Thousands of Palestinians are marking five years since the death of Yasser Arafat, their iconic leader who led them for nearly four decades, pushing the struggle for an independent homeland onto the world stage.

Mahmoud Abbas, the Palestinian president, addressing a rally honouring Arafat in the West Bank city of Ramallah on Wednesday, where Palestinians remain divided, said he was extending a hand to Hamas for reconciliation.

Abbas addressed the crowd amid grim predictions by his aides that he may resign as president which could lead to the collapse of the Palestinian Authority, which was established by Arafat during the Oslo peace process in the 1990s.

The beleaguered Palestinian president said he did not want to talk anymore about his decision not to run for president for a second time due to stalled peace efforts that have failed to bring about an independent Palestinian state.

Settlement freeze

FROM THE BLOGS
Refuge in the shadows of a legend
By Nour Odeh in The Middle East

He insisted the Palestinians remain committed to a peaceful solution to the conflict and accused Israel of hindering peace efforts by expanding settlements in the occupied West Bank including east Jerusalem.

"We see Israel confiscating land, building settlements and Judaising Jerusalem with unprecedented speed ... and then they ask that we return to negotiations," Abbas told the huge crowd.

"The return to negotiations depends on Israel adhering to the terms of reference of peace and that means halting all settlements, including natural growth and Jerusalem," he said.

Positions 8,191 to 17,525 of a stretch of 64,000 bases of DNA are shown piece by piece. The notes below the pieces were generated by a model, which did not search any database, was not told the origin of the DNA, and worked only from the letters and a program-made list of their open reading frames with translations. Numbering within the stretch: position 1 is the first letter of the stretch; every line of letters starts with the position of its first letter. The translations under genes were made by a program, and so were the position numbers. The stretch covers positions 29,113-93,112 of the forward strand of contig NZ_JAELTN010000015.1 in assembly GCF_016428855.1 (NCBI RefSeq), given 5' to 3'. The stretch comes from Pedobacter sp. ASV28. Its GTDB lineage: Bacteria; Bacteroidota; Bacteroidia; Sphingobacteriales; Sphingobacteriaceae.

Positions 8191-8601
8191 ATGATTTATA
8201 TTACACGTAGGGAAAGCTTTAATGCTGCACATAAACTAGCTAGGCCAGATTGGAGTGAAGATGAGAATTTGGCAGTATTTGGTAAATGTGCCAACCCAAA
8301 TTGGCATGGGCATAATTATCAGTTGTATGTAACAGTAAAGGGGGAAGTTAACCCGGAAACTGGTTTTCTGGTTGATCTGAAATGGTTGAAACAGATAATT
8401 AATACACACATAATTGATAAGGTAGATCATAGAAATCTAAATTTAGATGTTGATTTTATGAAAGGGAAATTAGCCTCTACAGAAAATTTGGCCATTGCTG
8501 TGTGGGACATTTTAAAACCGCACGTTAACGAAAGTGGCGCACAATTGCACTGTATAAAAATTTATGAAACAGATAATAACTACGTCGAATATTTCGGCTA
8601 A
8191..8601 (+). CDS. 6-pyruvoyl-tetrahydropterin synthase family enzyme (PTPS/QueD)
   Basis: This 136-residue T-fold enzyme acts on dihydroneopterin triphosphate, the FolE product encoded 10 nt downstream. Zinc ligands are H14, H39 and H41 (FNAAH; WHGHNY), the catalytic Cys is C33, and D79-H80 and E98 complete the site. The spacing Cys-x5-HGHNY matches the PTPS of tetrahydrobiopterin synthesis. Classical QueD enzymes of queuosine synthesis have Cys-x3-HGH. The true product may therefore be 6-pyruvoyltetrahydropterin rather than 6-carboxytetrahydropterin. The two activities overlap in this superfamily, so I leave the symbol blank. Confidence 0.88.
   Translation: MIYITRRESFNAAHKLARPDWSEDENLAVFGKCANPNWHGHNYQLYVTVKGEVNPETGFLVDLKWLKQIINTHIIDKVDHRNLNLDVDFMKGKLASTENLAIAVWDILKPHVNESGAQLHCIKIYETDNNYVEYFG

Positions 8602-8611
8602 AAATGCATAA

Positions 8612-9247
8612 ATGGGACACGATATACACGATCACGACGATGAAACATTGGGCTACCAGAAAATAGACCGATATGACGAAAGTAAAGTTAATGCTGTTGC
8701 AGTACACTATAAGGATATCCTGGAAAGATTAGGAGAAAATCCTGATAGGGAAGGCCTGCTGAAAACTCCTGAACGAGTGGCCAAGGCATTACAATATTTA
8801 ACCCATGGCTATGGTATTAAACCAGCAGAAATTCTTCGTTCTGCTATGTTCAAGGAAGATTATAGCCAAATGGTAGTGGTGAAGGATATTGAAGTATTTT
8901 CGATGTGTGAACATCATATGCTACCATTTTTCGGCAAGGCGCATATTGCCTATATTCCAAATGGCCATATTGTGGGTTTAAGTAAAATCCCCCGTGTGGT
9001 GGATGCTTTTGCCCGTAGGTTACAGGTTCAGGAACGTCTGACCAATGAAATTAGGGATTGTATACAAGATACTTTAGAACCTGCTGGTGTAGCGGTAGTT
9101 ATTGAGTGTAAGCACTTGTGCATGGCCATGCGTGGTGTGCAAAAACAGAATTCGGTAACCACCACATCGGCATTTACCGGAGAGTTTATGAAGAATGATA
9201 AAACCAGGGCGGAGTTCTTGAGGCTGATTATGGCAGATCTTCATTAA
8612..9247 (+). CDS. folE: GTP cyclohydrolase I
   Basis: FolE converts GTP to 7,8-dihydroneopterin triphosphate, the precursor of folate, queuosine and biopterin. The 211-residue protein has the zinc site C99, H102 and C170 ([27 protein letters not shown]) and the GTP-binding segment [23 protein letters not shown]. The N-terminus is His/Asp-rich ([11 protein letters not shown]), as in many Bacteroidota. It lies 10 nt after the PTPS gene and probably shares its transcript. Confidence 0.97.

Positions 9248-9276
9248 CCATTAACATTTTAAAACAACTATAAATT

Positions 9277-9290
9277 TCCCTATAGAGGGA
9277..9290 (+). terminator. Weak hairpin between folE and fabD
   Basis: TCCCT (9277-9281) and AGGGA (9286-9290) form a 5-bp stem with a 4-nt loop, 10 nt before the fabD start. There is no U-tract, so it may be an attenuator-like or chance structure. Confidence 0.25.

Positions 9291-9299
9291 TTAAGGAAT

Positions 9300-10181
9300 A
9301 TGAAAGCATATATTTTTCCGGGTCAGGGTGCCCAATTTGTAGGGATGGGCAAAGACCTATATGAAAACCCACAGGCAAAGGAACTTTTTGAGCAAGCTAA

'Moment of truth'

Saeb Erakat, the chief Palestinian negotiator, told the AFP news agency: "The moment of truth has come and we have to be frank with the Palestinian people that we have not been able to reach a two-state solution through 18 years of negotiation."

Referring to the Gaza Strip and the West Bank, including East Jerusalem, which Israel captured in the Six Day War, he said: "We have become convinced that Israel doesn't want a Palestinian state on lands it occupied in 1967."

If Abbas were to resign, it would throw the divided Palestinians into new legal and political limbo, analysts say.

According to Palestinian Basic Law, Abbas's resignation has to be approved by two-thirds of the Palestinian parliament in order to become effective.

But the chamber has not convened since 2006 and it is unclear whether it would do so if he quits.

If the resignation is approved, Aziz Dweik, the speaker of parliament of Fatah rival, Hamas, would assume the presidency until new elections are held within 60 days.

Abbas called for elections to be held in January but Hamas, which has urged Palestinians to reject his leadership, called on voters to stage a boycott.

Source: Al Jazeera